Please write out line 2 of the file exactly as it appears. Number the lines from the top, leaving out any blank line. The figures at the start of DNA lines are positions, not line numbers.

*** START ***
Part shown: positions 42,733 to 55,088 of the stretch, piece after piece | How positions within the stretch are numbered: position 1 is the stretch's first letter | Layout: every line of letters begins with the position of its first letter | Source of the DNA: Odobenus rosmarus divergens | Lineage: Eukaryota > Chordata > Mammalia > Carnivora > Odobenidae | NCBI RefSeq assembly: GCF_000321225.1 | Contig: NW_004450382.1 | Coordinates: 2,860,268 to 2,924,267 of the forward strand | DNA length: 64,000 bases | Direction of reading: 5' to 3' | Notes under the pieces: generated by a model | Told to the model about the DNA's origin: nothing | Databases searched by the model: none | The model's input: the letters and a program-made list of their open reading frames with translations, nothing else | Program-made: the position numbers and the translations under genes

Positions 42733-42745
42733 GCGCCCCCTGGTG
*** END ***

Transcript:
Positions 42733-42745